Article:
When they got to Kansas City, though, they weren’t allowed off the train. There weren’t enough jobs for the people there, much less these guys jumping trains. Instead, the two men rode the rails across the country, getting off when they thought they could find work. Often times, they worked for meals to keep themselves from starving.
The only clothes they had were on their backs, and Ray said his coat was his blanket. When he slept on top of the box cars, he laid on his stomach with his head on his hands because it was so bumpy.
Sometimes he found other places to sleep. Once it was in the doorway of a building to keep warm. That time police showed up and told him and his friend to move on. But then the cop told them they could sleep in the jail overnight and have a warm breakfast in the morning. They couldn’t pass that up.
Other times they slept in train yards. He remembered a time in Lincoln, Nebraska, when a policeman came with a flashlight, a .38 revolver and a garden hose he used as a whip. They later learned the train cars there had been broken into and police thought they were responsible.
Ray recalled another time he tore his only pair of pants while jumping a train. When he reached town, he stopped at a home and asked for a needle and a thread. The lady of the house was kind enough to give him that plus a jelly bread sandwich.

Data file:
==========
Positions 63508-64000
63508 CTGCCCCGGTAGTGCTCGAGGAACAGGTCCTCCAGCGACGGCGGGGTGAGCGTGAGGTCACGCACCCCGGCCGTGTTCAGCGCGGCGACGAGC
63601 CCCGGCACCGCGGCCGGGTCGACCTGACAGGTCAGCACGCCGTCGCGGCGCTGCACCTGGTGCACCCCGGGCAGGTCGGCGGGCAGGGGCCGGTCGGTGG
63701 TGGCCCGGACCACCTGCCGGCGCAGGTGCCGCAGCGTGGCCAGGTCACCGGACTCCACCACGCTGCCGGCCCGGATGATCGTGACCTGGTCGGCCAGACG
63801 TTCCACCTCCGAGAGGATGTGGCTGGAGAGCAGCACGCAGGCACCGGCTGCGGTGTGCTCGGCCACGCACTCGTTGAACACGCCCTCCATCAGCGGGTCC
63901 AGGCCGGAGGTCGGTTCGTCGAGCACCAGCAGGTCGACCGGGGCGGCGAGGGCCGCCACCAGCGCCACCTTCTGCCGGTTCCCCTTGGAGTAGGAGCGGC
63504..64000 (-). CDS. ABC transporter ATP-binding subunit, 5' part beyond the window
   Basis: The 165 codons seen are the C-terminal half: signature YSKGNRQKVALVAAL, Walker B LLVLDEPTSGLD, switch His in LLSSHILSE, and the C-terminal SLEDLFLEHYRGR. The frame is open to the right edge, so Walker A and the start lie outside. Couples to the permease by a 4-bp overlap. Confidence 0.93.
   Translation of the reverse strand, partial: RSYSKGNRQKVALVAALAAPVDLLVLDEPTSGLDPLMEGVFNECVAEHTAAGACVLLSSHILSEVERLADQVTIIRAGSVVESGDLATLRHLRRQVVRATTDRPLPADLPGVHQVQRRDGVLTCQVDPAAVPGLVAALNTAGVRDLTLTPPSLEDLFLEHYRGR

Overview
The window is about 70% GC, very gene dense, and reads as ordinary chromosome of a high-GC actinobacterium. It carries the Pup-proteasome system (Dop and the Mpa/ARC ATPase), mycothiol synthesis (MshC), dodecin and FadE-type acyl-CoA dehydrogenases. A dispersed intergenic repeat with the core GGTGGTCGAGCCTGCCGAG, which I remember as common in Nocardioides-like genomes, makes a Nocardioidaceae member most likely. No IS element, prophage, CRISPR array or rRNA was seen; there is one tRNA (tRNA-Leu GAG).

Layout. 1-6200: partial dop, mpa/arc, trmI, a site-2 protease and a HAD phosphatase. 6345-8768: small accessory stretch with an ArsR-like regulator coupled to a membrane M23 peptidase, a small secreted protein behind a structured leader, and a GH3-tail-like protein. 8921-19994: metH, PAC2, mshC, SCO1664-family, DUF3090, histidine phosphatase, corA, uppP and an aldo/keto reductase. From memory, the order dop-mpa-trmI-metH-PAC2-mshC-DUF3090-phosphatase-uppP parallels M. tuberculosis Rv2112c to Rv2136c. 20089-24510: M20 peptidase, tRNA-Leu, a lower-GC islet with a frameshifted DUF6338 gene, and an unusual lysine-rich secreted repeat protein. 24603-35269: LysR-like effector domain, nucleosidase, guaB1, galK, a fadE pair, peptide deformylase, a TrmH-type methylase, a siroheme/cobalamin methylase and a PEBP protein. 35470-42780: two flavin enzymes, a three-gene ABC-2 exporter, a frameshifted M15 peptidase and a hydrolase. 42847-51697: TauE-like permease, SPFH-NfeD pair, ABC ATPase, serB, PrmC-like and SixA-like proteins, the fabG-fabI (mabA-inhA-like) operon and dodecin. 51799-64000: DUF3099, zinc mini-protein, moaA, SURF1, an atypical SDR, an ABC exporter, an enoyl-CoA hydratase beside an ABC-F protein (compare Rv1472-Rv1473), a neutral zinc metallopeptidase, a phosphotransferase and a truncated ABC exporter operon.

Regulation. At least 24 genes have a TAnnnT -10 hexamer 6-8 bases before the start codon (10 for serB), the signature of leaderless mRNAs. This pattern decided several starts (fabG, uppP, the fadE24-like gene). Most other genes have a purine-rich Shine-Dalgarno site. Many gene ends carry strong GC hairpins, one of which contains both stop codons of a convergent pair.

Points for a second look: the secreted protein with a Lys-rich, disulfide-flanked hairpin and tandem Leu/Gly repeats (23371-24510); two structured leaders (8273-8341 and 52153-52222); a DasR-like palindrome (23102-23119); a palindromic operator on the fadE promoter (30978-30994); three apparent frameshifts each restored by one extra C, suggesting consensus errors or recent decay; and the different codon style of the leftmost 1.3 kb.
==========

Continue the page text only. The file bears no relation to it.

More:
“I told Ray I thought his hoboing life was a hard life,” my grandmother wrote. “He said ‘it was like going to college, only harder.’”
The story had a happy ending, though. Ray finally found a job at Sunbeam working for 25 cents an hour. He rode a bicycle eight miles to and from work. But it sure beat hopping trains.
The moral of this column is that even ordinary people often have extraordinary stories to tell. So next time you have the opportunity to speak with someone new, give them a chance to really tell you about themselves.
You may find the kind of golden nugget that my grandma was so good at digging up.
[friday] editor / still learning from Grandma